About Me

undergrad RN
I'm a twenty-something Canadian student. After stumbling through a few years of college, I finally managed to get into the nursing school of my dreams, where I hope to graduate in 2012 with a nursing baccalaureate degree. I want to offer an honest look into how a modern nurse is educated, both good and bad. Eventually I hope to compare my education to my day-to-day career and see how it holds up. Whatever happens, it should be somewhat entertaining. Find me on allnurses.com!
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Thursday, November 25, 2010

Oncology - maybe this is it?

First off - thanks for all of your positive comments on my QQ post. I really just needed to vent about it. I'm still annoyed about it but I'm still alive, so that's a plus. I am suffering a severe case of end-of-semester-itis. This was a long haul - third year is kind of a 'blah' year, IMO. I'm not really close to graduating, and I'm not doing anything for the first time. Still, semester is over in less than 2 weeks and then I am GTFO to Mexico.

Secondly, big shout out to Rob Fraser (RN! congrats!) who probably gave me the best quote ever about STTI:
My philosophy about any professional association, is that it is like a gym membership. You get out what you put in. So take advantage of their resources and the different opportunities for getting involved!

Touche, sir! I just got my STTI pin in the mail today. I can't believe it cost $40. It does, however, give me a certain amount of pride to pin it to my nametag. I haven't heard back yet from my CNSA application. Assuming I am not accepted to that, I will be attending my STTI induction at the end of January.

ANYWAY, to the point of my post. I have spent hours - HOURS - trying to decide what kinda nurse I wanna be when I grow up. I have been strongly leaning towards ICU (even joined CACCN to suss it out)........

....until the last couple of days, in which we have focused on Oncology.

And let me tell you, it's the strangest tug at my heart strings.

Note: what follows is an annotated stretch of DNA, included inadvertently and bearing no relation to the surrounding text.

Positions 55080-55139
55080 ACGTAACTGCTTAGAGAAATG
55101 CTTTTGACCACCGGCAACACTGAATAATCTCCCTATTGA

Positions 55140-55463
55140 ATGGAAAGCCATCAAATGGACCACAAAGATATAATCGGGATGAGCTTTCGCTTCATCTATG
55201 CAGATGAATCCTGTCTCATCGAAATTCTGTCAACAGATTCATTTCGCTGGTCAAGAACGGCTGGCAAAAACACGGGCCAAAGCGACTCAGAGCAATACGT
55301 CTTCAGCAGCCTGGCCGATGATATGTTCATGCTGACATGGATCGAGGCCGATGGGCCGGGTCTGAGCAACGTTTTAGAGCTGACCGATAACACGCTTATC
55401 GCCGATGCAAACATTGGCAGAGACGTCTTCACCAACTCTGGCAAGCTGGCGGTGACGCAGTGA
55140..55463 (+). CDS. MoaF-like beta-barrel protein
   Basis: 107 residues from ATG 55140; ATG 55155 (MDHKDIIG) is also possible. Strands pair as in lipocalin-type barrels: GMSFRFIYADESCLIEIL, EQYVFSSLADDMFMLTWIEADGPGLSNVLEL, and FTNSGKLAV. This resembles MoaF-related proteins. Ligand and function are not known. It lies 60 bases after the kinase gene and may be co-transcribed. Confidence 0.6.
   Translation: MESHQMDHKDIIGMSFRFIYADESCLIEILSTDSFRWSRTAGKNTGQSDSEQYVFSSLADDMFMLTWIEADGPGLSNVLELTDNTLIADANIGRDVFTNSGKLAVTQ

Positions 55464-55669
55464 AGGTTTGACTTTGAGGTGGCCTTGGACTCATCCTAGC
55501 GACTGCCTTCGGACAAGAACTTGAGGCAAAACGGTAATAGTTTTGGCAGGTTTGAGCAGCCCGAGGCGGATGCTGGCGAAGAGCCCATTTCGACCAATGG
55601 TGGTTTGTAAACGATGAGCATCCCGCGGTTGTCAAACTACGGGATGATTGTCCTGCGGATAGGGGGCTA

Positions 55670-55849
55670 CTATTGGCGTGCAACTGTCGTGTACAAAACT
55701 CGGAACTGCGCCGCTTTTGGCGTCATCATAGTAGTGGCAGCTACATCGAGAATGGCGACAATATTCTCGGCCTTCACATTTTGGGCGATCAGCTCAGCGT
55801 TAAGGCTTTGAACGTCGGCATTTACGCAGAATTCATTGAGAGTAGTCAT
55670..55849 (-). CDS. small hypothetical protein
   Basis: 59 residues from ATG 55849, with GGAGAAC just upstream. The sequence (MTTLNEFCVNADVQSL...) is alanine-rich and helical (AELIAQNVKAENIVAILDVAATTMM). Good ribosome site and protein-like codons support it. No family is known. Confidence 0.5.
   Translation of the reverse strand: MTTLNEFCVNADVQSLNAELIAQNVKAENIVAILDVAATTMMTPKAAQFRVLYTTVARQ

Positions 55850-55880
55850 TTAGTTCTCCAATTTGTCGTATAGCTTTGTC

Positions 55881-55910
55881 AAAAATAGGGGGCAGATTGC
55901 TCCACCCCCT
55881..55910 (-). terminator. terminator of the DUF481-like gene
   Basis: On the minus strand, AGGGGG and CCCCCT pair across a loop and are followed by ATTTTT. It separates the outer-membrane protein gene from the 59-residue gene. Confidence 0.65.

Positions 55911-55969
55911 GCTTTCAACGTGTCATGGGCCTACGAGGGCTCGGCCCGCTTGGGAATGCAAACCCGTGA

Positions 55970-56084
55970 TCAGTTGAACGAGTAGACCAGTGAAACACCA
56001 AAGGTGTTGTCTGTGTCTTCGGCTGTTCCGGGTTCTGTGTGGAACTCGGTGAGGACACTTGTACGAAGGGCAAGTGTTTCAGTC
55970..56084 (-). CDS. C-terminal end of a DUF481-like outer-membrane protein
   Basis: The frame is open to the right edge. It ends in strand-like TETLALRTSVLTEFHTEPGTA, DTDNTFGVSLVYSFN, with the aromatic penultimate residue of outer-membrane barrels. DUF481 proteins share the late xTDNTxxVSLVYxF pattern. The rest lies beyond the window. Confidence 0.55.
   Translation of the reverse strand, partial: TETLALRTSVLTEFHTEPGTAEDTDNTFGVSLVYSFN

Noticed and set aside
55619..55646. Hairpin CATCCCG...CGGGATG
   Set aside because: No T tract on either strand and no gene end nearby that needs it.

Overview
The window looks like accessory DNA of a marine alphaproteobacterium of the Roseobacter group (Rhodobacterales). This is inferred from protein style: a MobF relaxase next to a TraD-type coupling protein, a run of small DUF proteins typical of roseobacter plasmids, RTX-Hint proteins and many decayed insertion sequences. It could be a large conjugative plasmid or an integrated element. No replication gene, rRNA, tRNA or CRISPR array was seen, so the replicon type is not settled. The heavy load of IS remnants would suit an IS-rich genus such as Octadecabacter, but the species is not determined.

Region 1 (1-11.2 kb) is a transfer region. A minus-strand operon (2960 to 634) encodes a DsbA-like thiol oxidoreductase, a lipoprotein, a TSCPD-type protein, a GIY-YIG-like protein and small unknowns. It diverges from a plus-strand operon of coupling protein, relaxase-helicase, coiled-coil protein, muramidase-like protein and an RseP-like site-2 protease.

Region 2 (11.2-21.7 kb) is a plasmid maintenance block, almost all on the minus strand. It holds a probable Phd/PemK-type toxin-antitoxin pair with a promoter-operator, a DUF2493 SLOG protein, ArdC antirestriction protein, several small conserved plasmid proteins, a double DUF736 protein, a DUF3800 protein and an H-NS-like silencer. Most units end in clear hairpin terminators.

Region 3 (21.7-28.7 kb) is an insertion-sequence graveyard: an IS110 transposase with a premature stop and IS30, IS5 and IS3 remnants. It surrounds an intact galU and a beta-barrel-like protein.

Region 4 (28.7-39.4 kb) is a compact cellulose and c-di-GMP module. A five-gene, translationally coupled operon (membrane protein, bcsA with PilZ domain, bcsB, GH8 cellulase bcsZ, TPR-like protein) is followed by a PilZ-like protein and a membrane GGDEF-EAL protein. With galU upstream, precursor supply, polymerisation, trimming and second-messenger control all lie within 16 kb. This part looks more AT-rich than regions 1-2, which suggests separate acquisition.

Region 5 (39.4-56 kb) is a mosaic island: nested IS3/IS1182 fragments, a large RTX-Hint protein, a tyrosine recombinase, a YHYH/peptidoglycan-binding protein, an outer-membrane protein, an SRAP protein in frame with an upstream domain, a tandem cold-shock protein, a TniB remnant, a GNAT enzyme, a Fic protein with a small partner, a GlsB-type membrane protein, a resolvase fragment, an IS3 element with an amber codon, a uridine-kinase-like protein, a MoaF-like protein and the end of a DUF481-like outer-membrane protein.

I do find it somewhat tragic, of course, but so incredibly filled with hope, and such an amazing release from all the (IMO) pithy doings of functional day-to-day society.

Even when my dad was diagnosed with non-Hodgkin's lymphoma, I didn't get really emotionally overwhelmed about it beyond the day I found out. I thought the oncology atmosphere was quite powerful and charged with positive energy. I didn't break down and cry all the time. I was pretty up-front about my feelings and reflected on them a lot with my Dad.

I wonder if that would make me a good Oncology Nurse.

More musings are required. In the meantime, I am going to watch these.

Any oncology nurses out there, or people touched by cancer, who care to share their experiences with patients or nurses?


rdjfraser said...

First of all, thanks for the shout out!

Second, I was actually looking for your post (since you aren't on twitter) about the couch to 5k series, just going to encourage you in your progress. I'm very unwillingly, forcing myself to do week 8 day 1. I know I'll be happy I did afterwards.

Third, this post happened to be about oncology, so I thought I would take a minute to mention http://desouzanurse.ca (I worked as an RA for them) and they are a new(ish) resource for educating nurse in oncology, most of their stuff is free. They are amazing, you should check check out @Ashleigh_RN (on twitter) she is an educator with de Souza and has a blog at http://apps.desouzanurse.ca/wordpress/ - she is super friendly and I'm sure she would answer (and love) any comments you post on her blog.

Keep up the writing, love getting the updates when I stop by

Ps. I cried when I was at horse camp– cause my sister wanted to go, therefore I had to– when they tried to make me feed it a carrot. I was little and thought it would eat my hand.

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